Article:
This review contains spoilers.
3.1 The World We Seize & 3.2 The Last Unicorns
For this TV reviewer, Defiance is very much like a favourite meal that’s been made with the odd ingredient that I really don’t care for. For as much as I like the predominant flavour, picking through the contents impairs the overall culinary experience.
Parts of season 2 certainly left a slightly bad taste in the mouth. While many characters and situations were set up as being massively threatening, such as Pottinger and E-Rep, none delivered even a tenth of their hyped potential. It also suffered from an inclination to try to weave a worlds-collide epic narrative with mostly rather ordinary characters, even if some of them are well formed.
If those behind Defiance consider that their inspiration is largely the Western, they should know that very few of those rely on a world-ending subplot to drive the bigger antagonists/story.
What was evident from season three’s double opening episode salvo, The World We Seize and The Last Unicorns, was that those behind the show really want to write a science fiction epic. This, I’d argue, isn’t their strength. Defiance works best when it gets under the skin of each character, rather than trying to better Arthur C. Clarke in a destiny face-off.
However, clearly inspired by the take-no-prisoners ethics of Game Of Thrones, they did soon get down to the business of culling what characters they consider to be dead wood going forward.
First in the firing line are the McCawleys, most of whom are wiped out in short order when they encounter part of the Votanis Collective and their top xenophobic sociopath the Castithan General Rahm Tak (Lee Tergesen). We know he’s bad from the outset, because he’s got a big scar on his face, demonstrating that somebody didn’t care for him previously.
Most of what he does and says is pure cliché, but he’s got the measure of Datak and Stahma, which is a new experience for them at least.
Technically it’s Stahma who kills Christie, but at the behest of Rahm. He’s more directly responsible for the deaths of Quentin and Rafe, leaving the fruitcake Pilar and her grandchild as the only McCawley survivors.
Alak is also alive, for the moment, but Pilar decides to dump him, realising that he’s not clever enough to walk in the right direction. She’s correct on this point, as he walks straight into the Votanis Collective like a moth to the flame.
Meanwhile back in Defiance, the second major threat to the town’s existence has arrived in the form of father and daughter team, T’evgin (Conrad Coates) and Kindzi (Nichole Galicia).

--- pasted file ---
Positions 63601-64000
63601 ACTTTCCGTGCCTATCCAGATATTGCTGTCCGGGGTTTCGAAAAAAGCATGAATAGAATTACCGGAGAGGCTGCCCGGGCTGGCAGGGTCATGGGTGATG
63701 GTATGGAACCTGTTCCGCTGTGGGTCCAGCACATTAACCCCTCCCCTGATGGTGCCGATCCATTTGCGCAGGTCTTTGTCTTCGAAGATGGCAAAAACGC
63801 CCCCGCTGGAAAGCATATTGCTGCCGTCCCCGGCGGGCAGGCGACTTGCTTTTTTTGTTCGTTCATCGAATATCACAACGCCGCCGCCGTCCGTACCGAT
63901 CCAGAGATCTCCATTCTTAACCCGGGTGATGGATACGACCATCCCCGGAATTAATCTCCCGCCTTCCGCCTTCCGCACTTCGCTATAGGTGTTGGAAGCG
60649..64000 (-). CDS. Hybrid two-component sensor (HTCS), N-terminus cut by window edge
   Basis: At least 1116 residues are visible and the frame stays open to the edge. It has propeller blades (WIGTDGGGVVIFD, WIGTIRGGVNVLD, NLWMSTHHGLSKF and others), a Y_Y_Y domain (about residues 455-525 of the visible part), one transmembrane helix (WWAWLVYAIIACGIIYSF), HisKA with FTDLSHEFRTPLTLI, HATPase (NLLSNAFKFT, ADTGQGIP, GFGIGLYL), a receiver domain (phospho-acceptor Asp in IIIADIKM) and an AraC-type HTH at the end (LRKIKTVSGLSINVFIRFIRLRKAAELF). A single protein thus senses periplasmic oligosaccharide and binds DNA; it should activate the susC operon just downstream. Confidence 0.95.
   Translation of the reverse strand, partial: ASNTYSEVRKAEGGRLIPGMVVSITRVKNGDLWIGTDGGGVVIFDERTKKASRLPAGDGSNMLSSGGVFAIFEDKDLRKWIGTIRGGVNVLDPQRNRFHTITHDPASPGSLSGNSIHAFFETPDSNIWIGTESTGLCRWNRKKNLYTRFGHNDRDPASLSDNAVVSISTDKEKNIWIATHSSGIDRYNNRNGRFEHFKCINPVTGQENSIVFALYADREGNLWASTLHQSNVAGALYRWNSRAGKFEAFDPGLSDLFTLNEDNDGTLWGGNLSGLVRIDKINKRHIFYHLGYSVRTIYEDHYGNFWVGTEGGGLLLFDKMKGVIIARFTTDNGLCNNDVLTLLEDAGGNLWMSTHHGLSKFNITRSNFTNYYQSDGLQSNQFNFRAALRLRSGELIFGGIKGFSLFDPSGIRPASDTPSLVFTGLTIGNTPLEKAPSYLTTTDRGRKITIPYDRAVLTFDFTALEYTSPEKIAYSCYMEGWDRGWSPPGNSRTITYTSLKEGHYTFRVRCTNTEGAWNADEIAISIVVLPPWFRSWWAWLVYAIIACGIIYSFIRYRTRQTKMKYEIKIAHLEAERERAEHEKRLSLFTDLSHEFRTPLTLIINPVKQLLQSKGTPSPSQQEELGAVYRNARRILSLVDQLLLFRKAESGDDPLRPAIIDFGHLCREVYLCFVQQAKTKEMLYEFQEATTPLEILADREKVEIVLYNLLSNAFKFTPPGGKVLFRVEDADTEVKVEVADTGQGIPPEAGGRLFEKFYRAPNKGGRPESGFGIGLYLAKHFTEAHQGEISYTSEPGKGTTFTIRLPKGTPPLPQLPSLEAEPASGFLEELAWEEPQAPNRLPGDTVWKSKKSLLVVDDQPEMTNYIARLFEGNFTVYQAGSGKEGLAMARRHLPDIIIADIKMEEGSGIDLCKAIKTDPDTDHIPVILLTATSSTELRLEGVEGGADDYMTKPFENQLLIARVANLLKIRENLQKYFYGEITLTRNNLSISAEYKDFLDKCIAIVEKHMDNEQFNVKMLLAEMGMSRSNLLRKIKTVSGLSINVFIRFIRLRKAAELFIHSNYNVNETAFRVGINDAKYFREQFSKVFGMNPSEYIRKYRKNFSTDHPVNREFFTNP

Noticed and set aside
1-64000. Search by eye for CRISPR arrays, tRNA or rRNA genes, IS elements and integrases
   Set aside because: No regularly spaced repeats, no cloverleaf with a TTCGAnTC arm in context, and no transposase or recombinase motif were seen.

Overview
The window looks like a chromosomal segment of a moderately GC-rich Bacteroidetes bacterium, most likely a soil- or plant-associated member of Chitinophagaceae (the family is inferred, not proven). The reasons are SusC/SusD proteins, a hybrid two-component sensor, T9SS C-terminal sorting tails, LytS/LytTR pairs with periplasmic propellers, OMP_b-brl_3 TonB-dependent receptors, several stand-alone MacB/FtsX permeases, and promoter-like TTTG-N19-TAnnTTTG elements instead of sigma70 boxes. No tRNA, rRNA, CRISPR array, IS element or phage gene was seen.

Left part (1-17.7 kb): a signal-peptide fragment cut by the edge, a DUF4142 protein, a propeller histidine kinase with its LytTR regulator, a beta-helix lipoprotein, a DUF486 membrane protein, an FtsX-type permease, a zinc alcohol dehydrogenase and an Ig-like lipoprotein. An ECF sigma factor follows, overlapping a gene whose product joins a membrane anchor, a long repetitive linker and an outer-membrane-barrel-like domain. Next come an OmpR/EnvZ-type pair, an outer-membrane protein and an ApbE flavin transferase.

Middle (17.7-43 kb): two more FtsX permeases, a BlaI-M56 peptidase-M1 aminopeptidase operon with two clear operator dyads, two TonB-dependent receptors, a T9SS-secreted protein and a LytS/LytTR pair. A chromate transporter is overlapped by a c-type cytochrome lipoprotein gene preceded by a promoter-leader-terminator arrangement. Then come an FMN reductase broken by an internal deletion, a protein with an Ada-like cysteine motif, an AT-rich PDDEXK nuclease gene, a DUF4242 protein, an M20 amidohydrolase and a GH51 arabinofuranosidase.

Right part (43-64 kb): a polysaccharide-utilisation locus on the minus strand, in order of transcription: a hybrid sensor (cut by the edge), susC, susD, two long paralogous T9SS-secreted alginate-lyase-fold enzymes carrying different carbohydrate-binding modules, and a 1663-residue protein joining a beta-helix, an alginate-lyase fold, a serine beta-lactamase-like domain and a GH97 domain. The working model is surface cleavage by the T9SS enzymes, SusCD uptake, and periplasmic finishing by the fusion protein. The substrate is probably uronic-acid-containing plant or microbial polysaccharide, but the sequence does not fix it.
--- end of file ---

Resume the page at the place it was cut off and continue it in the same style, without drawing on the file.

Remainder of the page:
They’re from an ancient, highly aggressive race, the Omecs, whom everyone who didn’t originate on Earth agrees need to die as soon as possible. Being impossible optimists, Amanda and Nolan decide that they can work with these people despite having some graphic demonstrations as to how strong and violent they can be, and the sophisticated technology at their disposal.
If there is an overriding theme of these two episodes it’s about doing not what is right but necessary at the time, taking characters to places they wouldn’t normally choose to go.
It’s also about setting up a double threat, with Defiance neatly caught in a pincer movement between the enemies on the outside, and the others on the inside, with Datak, Stahma and Doc Yewll trapped somewhere in the middle.
I’ve always considered the Doc to be one of the jewels in the Defiance crown, and I’m really interested to see how she reacts to the way she’s treated in this story. She’s got a dark past with more than a yearning for redemption, but she’s also battling her inner demons about the true purpose of her race. Her story this season could be the really interesting one, where others are at this stage less inviting. Frankly, I think they should have killed Amanda too, but perhaps they’ve got an exit for her planned out for later in the season?
What I can’t complain about is that they managed to make the running time go reasonably quickly, and didn’t let any character they didn’t need hang around any longer than was necessary.
I’m really not convinced about presenting all the Omecs in suspended animation in orbit as the conclusion, because I’m not at all convinced that they’re the real threat here. That’s the VC, and I’d put money on the spacecraft blowing up before any more Omecs get a wake-up call.
Okay Defiance. you’ve got my attention. But can you do anything more inspired with this season than the previously disappointing one? I really hope so, because this show needs to be at least the sum of its parts, if not actually a bit more than that.
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